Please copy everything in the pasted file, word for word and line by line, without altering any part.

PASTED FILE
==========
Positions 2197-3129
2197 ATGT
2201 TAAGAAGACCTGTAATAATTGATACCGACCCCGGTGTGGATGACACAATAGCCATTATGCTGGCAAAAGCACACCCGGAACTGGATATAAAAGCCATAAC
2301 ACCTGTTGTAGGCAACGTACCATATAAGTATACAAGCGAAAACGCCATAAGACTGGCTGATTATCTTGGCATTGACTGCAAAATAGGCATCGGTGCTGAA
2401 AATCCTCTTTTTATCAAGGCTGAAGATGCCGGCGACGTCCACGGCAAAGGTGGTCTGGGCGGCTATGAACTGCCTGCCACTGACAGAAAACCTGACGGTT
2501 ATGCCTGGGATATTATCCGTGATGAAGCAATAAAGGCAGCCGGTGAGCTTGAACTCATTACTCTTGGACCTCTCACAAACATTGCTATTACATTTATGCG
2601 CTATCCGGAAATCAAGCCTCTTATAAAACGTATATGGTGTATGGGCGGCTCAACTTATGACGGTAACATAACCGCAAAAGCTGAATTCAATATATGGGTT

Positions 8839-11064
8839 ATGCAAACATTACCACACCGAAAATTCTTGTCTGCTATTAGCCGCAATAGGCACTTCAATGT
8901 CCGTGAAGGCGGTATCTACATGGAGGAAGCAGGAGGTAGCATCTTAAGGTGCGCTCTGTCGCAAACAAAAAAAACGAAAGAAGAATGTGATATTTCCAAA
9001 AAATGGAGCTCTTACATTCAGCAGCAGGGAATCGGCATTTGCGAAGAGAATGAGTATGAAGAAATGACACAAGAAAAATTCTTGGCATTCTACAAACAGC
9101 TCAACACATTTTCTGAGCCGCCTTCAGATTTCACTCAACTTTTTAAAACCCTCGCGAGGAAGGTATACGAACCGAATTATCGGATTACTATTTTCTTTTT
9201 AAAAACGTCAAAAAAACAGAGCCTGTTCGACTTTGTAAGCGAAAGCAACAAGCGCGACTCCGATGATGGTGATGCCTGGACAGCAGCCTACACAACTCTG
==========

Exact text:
Positions 2197-3129
2197 ATGT
2201 TAAGAAGACCTGTAATAATTGATACCGACCCCGGTGTGGATGACACAATAGCCATTATGCTGGCAAAAGCACACCCGGAACTGGATATAAAAGCCATAAC
2301 ACCTGTTGTAGGCAACGTACCATATAAGTATACAAGCGAAAACGCCATAAGACTGGCTGATTATCTTGGCATTGACTGCAAAATAGGCATCGGTGCTGAA
2401 AATCCTCTTTTTATCAAGGCTGAAGATGCCGGCGACGTCCACGGCAAAGGTGGTCTGGGCGGCTATGAACTGCCTGCCACTGACAGAAAACCTGACGGTT
2501 ATGCCTGGGATATTATCCGTGATGAAGCAATAAAGGCAGCCGGTGAGCTTGAACTCATTACTCTTGGACCTCTCACAAACATTGCTATTACATTTATGCG
2601 CTATCCGGAAATCAAGCCTCTTATAAAACGTATATGGTGTATGGGCGGCTCAACTTATGACGGTAACATAACCGCAAAAGCTGAATTCAATATATGGGTT

Positions 8839-11064
8839 ATGCAAACATTACCACACCGAAAATTCTTGTCTGCTATTAGCCGCAATAGGCACTTCAATGT
8901 CCGTGAAGGCGGTATCTACATGGAGGAAGCAGGAGGTAGCATCTTAAGGTGCGCTCTGTCGCAAACAAAAAAAACGAAAGAAGAATGTGATATTTCCAAA
9001 AAATGGAGCTCTTACATTCAGCAGCAGGGAATCGGCATTTGCGAAGAGAATGAGTATGAAGAAATGACACAAGAAAAATTCTTGGCATTCTACAAACAGC
9101 TCAACACATTTTCTGAGCCGCCTTCAGATTTCACTCAACTTTTTAAAACCCTCGCGAGGAAGGTATACGAACCGAATTATCGGATTACTATTTTCTTTTT
9201 AAAAACGTCAAAAAAACAGAGCCTGTTCGACTTTGTAAGCGAAAGCAACAAGCGCGACTCCGATGATGGTGATGCCTGGACAGCAGCCTACACAACTCTG